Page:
Late last month, a report came out that basically was a gift to conspiracy theorists, as it stated that companies were manipulating music chart rankings so that their groups would appear more popular than they actually were.
The issue surrounding the method of ‘album hoarding’, used by middlemen to fabricate music charts rankings, was investigated on the most recent episode of SBS‘ ‘One Night of TV Entertainment‘.
One broker revealed, “This has been done many times. There is no risk, and the business is located in China.” He continued, “It can raise an album’s position on music charts. If that is the goal then the cost will begin at around 100,000,000 KRW (~$87,000 USD), which is why only big companies do this. Even reaching the first place spot is possible. If you want to snatch the #1 spot as soon as the song/album is released, you’re looking to invest an amount that exceeds $87,000. However, it must be done subtly or you will get caught.”
The middlemen create fake IDs to buy the albums in bulk, which in turn raises the albums’ ranks on music charts. In the case of new artists, they slowly increase their rank from 50th, 30th, 20th, and eventually to 1st over a long-term period as it’s a process that is carefully thought out.
Shouldn’t be that surprising that stuff like this might happen, right? I mean, people are prone to liking things because other people like them, and reputation is a big part of the entertainment industry, so the cost/benefit aspect of it for companies would seem to make sense.
Besides, it’s not like this is the first time a buyback issue has come to light.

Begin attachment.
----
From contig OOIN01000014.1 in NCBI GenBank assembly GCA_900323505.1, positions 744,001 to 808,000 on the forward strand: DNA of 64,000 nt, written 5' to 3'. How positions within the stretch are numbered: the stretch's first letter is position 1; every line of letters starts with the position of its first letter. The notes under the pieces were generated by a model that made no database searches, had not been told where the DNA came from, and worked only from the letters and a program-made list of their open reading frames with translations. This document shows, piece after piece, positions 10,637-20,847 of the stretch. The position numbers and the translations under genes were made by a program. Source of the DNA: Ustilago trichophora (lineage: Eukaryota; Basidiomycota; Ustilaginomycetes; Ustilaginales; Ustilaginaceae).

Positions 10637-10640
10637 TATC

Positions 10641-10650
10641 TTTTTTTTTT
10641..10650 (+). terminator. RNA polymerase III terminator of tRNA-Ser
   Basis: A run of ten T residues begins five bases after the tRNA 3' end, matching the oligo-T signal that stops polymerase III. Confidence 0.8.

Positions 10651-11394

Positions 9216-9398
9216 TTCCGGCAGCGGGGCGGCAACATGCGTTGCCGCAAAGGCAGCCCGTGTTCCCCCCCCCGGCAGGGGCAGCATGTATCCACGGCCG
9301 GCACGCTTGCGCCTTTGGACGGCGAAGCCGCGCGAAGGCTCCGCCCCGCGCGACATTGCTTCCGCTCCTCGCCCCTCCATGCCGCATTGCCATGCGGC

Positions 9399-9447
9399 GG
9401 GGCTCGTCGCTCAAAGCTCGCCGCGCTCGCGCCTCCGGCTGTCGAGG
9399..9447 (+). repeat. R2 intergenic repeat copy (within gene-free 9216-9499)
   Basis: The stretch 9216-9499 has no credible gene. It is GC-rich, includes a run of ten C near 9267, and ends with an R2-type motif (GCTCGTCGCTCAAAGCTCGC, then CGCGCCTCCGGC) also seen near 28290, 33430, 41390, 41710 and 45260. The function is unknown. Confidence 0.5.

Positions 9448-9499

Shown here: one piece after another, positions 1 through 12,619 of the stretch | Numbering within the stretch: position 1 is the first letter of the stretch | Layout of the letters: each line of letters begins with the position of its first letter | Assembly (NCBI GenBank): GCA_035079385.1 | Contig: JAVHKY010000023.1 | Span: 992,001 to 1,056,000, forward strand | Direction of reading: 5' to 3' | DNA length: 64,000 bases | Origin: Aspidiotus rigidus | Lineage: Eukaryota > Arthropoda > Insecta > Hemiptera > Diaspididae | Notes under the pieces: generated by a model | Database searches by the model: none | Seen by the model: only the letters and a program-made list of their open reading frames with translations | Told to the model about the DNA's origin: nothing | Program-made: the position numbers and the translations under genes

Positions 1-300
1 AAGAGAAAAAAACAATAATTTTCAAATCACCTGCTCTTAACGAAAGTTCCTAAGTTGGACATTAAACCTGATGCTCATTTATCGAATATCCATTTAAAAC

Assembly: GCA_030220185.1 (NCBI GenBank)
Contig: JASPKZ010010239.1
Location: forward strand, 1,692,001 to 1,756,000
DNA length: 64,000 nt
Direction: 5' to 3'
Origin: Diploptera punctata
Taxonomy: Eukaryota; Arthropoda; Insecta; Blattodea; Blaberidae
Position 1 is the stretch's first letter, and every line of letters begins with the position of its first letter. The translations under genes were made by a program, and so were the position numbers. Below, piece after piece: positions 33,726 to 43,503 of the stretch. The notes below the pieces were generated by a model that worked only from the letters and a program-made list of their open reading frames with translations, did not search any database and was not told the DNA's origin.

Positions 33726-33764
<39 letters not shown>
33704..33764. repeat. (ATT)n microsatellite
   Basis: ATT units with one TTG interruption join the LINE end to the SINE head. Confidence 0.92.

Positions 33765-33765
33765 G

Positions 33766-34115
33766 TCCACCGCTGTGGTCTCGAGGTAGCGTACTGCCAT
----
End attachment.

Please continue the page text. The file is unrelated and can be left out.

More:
Another specialist revealed that he helped an anonymous girl group get to the #1 spot on SBS‘ ‘Inkigayo‘ by using this method. He expressed, “It costs around 150 million Won ($130,000 USD) to get a group to retain a position around 7th through 15th place for a month,” while also revealing that since entertainment agencies can collect funding to pay the brokers through the album sales, they use this approach.
Notably, another professional middleman revealed that even real-time search keyword fabrication was possible. The broker stated, “Raising the position of a real-time keyword is expensive. It’s around [$4,300 USD] per hour. For peak time periods, it is around [$7,000 USD] per hour.”
The speculation regarding the identity of the groups is nothing short of amusing. What a mess.
Everybody from Super Junior to SISTAR to f(x) to A Pink is being thrown under the bus, but it’s probably a lot more extensive than just one isolated incident.
SISTAR though, has drawn particular attention.
However, in response to the situation, one music site representative spoke up saying, “This is impossible. The website has a name authorization system, a purchase limit for each ID, and even an expenditure limit. Buyers are also constrained from buying the same album with the same ID. I’m curious as to how this can be possible.”
Boy, that’s not much of a defense, is it? The multiple fake IDs is part of the scam, broseph. Come on, now.
Anyway, I see people accusing the major companies of doing this for their marquee groups, but I see no reason why SNSD/Super Junior/Big Bang/2NE1/Wonder Girls and the likes would need artificial boosting. I think there’s a possibility that newer groups like EXO might be involved, but other than that, I doubt major companies would waste their time spending money to pump up groups that are already market leaders. If anything, it would make sense for big companies to be spending money to hype their product in foreign markets, including Japan and America.
Small companies though? I can completely see why they would take the risk of spending money to gain exposure. Brave Brothers has developed quite a reputation for this, and while the article states that the cost is prohibitive, I disagree. Big companies get attention regardless of what they do, it’s the smaller companies that figure to take on more risk in exchange for the exposure/reputation payoff.